Let me here draw your attention to some of the tasks which this mechanism has to perform. It splits up, by digestion, the foodstuffs in such a way that the essential nutrients are readily absorbed and made available to the cells in forms best suited to their use. Thus, the many and differing kinds of proteins, present in the plant and animal tissues we use as food, are all decomposed into fragments: the amino-acids to which previous reference has been made. From these fragments, on their absorption, the body builds up the proteins suited to it and to its different parts; for each part its special kind. Mark then, how important it is that the ingested proteins are of kinds that will furnish all the fragments needed. Similarly, the many kinds of carbohydrates -- starches, sugars, cellulose -- in food are all converted into glucose which is the chief fuel needed for the production of energy, muscular work and the maintenance of the temperature of the body. Likewise, the many kinds of fats, each containing different fatty acids, are converted by digestive processes into soluble soaps which pass readily through the intestinal wall and in their passage are re-converted into the fats needed by the body. The mineral ingredients of food are not only made avallable for use by the body but the intestinal canal itself regulates to a considerable extent their absorption and excretion. Each part of this mechanism has its own contribution to make to the furtherance of the function of nutrition. Thus, the stomach, in normal conditions, not only produces the acid and enzymes needed for gastric digestion but, by its normal contractions, it sustains the appetite for food. It produces, too, a substance which, by its combination with a material or materials of unknown nature contained in certain foodstuffs, gives rise to a product having the specific property of ensuring the normal formation of the red cells of the blood. Absence of one or other of the component parts of this product -- that produced in the stomach or that provided in certain foodstuffs -- leads to the occurrence of pernicious anaemia. This product is stored in the liver for use as required by the bone-marrow -- the birthplace of the red blood cells -- hence the use of liver extract for the cure of this disease. The stomach produces yet another substance which is necessary for the normal nutrition of the central nervous system. Thus early in the process of digestion is the welfare of these two most important tissues -- blood and nerve -- taken care of, and by the stomach.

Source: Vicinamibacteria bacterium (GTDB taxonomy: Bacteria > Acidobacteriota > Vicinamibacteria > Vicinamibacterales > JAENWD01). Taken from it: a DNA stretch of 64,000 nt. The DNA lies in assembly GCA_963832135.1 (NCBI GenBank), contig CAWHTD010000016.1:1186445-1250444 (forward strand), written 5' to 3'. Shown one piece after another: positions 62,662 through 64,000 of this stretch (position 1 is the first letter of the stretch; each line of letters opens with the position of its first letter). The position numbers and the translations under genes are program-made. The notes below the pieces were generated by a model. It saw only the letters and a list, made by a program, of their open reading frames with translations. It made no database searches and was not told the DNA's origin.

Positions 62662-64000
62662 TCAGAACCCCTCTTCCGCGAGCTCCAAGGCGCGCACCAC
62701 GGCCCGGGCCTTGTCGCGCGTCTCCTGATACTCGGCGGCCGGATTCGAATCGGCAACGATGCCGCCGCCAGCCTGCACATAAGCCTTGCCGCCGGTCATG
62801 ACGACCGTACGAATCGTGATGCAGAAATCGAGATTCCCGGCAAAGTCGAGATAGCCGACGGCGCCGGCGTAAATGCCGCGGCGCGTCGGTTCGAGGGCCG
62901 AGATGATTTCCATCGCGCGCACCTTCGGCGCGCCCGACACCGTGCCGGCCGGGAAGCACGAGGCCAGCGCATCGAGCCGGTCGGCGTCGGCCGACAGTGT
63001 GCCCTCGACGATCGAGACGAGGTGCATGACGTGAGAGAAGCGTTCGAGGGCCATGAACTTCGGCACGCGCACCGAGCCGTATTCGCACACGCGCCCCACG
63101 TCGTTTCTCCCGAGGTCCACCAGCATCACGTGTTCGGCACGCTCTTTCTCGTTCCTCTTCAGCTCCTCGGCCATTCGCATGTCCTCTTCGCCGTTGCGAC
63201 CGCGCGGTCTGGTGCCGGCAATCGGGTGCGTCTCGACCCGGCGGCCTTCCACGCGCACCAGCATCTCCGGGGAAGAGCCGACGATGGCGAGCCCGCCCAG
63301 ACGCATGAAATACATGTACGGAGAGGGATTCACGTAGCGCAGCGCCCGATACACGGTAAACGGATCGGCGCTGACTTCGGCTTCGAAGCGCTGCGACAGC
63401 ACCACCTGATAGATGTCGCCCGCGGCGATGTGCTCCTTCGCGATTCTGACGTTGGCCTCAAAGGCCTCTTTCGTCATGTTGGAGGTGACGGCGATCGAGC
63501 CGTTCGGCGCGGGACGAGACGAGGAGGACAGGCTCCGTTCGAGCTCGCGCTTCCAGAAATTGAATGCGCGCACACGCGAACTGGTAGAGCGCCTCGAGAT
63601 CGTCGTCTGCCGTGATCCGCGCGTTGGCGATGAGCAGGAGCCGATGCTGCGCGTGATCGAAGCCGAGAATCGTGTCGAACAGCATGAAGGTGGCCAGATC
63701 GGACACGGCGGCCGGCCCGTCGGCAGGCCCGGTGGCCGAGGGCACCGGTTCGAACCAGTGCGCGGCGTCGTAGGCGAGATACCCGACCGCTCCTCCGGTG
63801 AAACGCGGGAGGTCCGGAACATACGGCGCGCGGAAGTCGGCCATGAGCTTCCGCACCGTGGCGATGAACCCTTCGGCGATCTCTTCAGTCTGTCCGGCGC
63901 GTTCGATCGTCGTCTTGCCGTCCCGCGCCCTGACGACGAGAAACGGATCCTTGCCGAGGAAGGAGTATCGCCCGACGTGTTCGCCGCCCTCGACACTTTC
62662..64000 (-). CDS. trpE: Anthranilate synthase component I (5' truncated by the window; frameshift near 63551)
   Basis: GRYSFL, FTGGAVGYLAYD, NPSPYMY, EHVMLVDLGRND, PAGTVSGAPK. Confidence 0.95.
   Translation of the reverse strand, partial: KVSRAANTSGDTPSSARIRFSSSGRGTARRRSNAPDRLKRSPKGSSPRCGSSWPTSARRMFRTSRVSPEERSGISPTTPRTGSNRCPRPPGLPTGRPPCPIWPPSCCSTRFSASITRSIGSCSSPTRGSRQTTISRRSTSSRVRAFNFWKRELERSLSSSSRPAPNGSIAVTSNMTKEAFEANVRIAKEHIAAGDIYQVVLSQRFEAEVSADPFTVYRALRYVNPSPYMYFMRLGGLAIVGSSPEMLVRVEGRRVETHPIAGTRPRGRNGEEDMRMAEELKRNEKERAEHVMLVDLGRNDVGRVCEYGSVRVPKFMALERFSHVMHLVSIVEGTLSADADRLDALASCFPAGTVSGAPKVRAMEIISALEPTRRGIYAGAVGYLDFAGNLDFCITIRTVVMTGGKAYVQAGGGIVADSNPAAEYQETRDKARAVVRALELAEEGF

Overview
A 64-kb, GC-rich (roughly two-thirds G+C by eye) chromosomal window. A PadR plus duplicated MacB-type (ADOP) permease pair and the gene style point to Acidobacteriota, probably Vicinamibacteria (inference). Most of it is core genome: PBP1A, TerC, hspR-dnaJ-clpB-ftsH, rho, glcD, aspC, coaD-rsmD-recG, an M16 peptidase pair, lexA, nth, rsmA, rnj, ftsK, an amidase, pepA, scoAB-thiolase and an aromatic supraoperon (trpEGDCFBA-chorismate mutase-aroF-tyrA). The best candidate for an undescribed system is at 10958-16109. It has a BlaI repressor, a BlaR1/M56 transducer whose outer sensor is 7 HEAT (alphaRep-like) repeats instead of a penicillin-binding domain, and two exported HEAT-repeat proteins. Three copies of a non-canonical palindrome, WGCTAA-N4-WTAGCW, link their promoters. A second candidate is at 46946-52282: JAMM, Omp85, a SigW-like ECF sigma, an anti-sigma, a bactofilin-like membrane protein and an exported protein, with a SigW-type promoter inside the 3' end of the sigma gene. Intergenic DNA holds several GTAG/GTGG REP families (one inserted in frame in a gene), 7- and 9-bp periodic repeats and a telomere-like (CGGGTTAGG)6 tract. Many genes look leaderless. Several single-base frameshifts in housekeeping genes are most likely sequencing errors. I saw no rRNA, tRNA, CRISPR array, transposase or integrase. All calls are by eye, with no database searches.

Beyond the stomach, in the duodenum, there are glands that not only secrete digestive juices but some that produce protective substances lest the acid contents of the stomach should, after they leave it, erode the mucous membrane of the bowel. The continued production of these alkaline and other protective substances is an important factor in the prevention of duodenal ulcer; and the continued functional efficiency of the glandular cells producing them is dependent on the quality of the food. There is no stage in the whole process of digestion, absorption and passage of the gastro-intestinal contents along their appointed way which is not regulated and controlled by some substance or substances derived from food. Even the time-table of events, which normally proceeds with clockwork regularity, is under such control. It cannot be too insistently stated that disturbance of these processes, disturbance of this time-table, and alterations in form or consistency of the faecal residues are signs that something is going wrong or has gone wrong with the function of nutrition.